Money Assistance Minnesota
Around 11 percent of Minnesota resident are living in poverty based on figures from Poverty USA, with 7.4 percent of children at or below the poverty level. While this figure is lower than most other states, it is still a significant amount of individuals and families. If you are struggling to pay some of your bills, you may qualify for assistance through one of the many public and private programs available to Minnesota residents.
Assistance with utilities: Minnesota residents can get help with their heating costs through the Minnesota Energy Assistance Program (EAP). The program offers financial help to qualifying families. There are some funds set aside for emergency cases as well. To qualify for help with energy bills, income must be at or below 50 percent of the state median income. Even if you don’t qualify for financial assistance, you may be able to get help weatherizing your home to reduce your energy bills, for free.
Food Assistance: Minnesota residents can get help with their monthly food bill through the Minnesota Supplemental Nutrition Assistance Program. The program provides money, based on family size and income, each month to be used toward the purchase of food. If you need immediate assistance you can find help though the Minnesota Hunger Partners or Hunger Solutions Minnesota. These programs are designed to provide low-income families with emergency food services. Pregnant women and women with children under the age of 5 can also get help through the Women, Infant and Children (WIC) program.
Rent and Mortgage: If you are struggling to pay your rent or mortgage, you may qualify for Section 8 Housing. These subsidized apartment complexes are designed for low-income families and only rent to families who meet income requirements. In addition, you may qualify for rent or mortgage assistance through the Department of Housing and Urban Development. The Minnesota Housing Finance Agency can also help you find emergency assistance if you are concerned about losing your home.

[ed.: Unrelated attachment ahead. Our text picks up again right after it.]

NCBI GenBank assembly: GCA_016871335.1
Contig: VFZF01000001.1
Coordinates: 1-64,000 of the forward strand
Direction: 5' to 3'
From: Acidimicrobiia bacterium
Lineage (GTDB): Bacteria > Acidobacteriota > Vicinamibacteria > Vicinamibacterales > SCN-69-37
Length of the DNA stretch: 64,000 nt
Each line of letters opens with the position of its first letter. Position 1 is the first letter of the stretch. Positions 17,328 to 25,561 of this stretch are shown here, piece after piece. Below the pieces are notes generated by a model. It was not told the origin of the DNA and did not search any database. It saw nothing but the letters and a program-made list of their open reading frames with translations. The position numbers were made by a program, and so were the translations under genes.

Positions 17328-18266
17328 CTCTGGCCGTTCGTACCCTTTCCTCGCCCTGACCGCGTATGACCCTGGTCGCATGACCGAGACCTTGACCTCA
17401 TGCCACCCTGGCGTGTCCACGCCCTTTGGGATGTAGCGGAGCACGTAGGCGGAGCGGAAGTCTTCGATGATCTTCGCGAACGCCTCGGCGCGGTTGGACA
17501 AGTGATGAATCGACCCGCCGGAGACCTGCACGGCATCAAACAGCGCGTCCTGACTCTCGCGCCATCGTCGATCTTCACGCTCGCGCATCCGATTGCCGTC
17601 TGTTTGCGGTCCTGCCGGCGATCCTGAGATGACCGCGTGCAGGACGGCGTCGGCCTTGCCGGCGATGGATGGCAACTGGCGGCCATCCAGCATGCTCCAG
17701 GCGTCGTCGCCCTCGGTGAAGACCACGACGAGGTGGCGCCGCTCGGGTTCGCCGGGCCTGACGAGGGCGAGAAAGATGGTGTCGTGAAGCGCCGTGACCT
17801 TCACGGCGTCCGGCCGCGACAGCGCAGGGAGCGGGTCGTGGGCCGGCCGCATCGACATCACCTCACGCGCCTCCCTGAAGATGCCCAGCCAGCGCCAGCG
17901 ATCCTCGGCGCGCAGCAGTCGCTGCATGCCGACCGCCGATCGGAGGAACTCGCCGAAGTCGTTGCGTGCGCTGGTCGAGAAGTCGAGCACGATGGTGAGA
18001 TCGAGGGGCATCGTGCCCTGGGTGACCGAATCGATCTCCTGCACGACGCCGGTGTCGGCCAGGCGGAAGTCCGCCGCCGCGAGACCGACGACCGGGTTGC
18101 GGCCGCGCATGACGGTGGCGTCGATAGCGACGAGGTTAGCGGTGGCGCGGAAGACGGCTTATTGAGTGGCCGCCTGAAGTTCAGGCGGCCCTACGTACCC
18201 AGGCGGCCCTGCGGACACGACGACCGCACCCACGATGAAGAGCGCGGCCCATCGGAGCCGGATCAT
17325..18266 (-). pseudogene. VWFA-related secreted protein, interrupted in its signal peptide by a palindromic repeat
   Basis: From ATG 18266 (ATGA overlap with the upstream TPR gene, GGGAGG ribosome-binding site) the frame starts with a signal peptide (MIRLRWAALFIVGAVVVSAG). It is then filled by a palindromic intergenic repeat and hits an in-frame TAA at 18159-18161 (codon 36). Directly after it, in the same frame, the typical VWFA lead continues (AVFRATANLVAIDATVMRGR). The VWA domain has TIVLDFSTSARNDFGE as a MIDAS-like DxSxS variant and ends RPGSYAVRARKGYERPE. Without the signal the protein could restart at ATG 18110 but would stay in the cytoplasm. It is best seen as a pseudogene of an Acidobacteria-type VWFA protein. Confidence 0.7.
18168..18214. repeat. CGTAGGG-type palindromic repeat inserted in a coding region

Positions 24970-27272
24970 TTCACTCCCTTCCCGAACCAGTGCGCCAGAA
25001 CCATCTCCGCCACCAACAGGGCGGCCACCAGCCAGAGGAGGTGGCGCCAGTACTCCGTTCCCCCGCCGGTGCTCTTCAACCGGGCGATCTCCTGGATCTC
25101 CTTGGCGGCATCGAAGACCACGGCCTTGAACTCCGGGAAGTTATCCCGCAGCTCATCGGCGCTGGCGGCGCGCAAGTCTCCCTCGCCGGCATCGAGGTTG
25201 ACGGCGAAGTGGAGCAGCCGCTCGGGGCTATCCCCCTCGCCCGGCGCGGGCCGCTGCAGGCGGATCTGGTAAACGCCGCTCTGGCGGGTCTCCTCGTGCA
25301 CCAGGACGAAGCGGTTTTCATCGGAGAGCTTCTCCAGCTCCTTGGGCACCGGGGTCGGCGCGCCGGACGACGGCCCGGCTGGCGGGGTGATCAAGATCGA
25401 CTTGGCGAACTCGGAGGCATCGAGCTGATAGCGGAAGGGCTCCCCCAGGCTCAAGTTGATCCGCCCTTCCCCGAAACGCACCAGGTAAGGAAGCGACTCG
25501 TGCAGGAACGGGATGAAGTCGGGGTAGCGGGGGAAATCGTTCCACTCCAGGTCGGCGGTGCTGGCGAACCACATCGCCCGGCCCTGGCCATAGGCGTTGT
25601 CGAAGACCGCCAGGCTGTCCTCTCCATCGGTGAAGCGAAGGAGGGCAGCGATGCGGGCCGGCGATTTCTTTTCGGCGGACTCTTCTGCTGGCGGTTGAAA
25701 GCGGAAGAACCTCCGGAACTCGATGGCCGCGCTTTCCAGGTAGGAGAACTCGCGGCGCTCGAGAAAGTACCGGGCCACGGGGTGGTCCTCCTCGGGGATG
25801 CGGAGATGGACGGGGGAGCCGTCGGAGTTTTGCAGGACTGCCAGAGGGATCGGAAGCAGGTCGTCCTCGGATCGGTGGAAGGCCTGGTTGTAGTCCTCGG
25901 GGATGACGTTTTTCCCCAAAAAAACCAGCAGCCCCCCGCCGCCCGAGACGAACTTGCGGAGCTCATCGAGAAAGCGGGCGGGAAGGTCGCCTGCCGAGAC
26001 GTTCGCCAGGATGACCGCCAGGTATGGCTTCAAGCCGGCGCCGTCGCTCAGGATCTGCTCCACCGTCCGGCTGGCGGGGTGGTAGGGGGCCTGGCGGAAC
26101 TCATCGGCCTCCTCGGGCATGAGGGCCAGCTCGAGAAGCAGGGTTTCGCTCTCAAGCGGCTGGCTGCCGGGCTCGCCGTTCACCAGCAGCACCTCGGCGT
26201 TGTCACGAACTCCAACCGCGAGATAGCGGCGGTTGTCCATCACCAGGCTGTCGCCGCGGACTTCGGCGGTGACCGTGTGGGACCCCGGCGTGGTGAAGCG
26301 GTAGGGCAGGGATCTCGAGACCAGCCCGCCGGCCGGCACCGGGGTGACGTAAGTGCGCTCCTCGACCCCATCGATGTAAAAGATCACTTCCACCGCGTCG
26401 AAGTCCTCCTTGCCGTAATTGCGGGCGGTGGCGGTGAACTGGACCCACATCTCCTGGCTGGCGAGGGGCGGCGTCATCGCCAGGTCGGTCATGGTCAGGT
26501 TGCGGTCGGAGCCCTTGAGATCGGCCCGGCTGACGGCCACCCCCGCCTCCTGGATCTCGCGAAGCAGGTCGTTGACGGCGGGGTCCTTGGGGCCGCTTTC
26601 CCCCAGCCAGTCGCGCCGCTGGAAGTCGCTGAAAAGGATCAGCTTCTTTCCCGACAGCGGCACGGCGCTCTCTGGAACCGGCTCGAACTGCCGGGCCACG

Personal Loan Help: Get help with lower rate, low income loans. See what responsible lending services are available and avoid payday loans. There are numerous non-profit and specialty loans from mainstream banks available – See here
Medical Assistance: The state Medicaid program offers free health insurance to individuals and families who meet specific financial standards. Children can get low-cost insurance through the Children’s Health Insurance Program (CHIP). Other programs include Minnesota Care, UCare’s Minnesota Senior Health Options and Minnesota Senior Care Plus. You can apply for assistance to these programs through UCare.
Educational Assistance: Students from families that meet financial standards can get free money for college. The funds are provided through the Federal Pell Grant Program and are given to students from families with low-incomes. Students are required to attend college full-time while receiving their grant. If you have small children at home you may qualify for help through the Head Start program which offers free preschool programs to at risk children.
Community Action Centers: The Community Action Center of Northfield offers access to community resources including the Food Shelf, medical assistance and education resources. Additionally, residents can participate in free classes and find job search help here. Find your local community action center as well as a link to free resources though Minnesota Community Action Programs.
Charities: According to Wallet Hub, Minnesota ranks as the 6th most giving state in the country! With more people giving to charity than most other states, there are plenty of opportunities for you to get access to the help you need. You can find specific information about charities you are interested in through Local Independent Charities of Minnesota, which allows you to research area charities for free.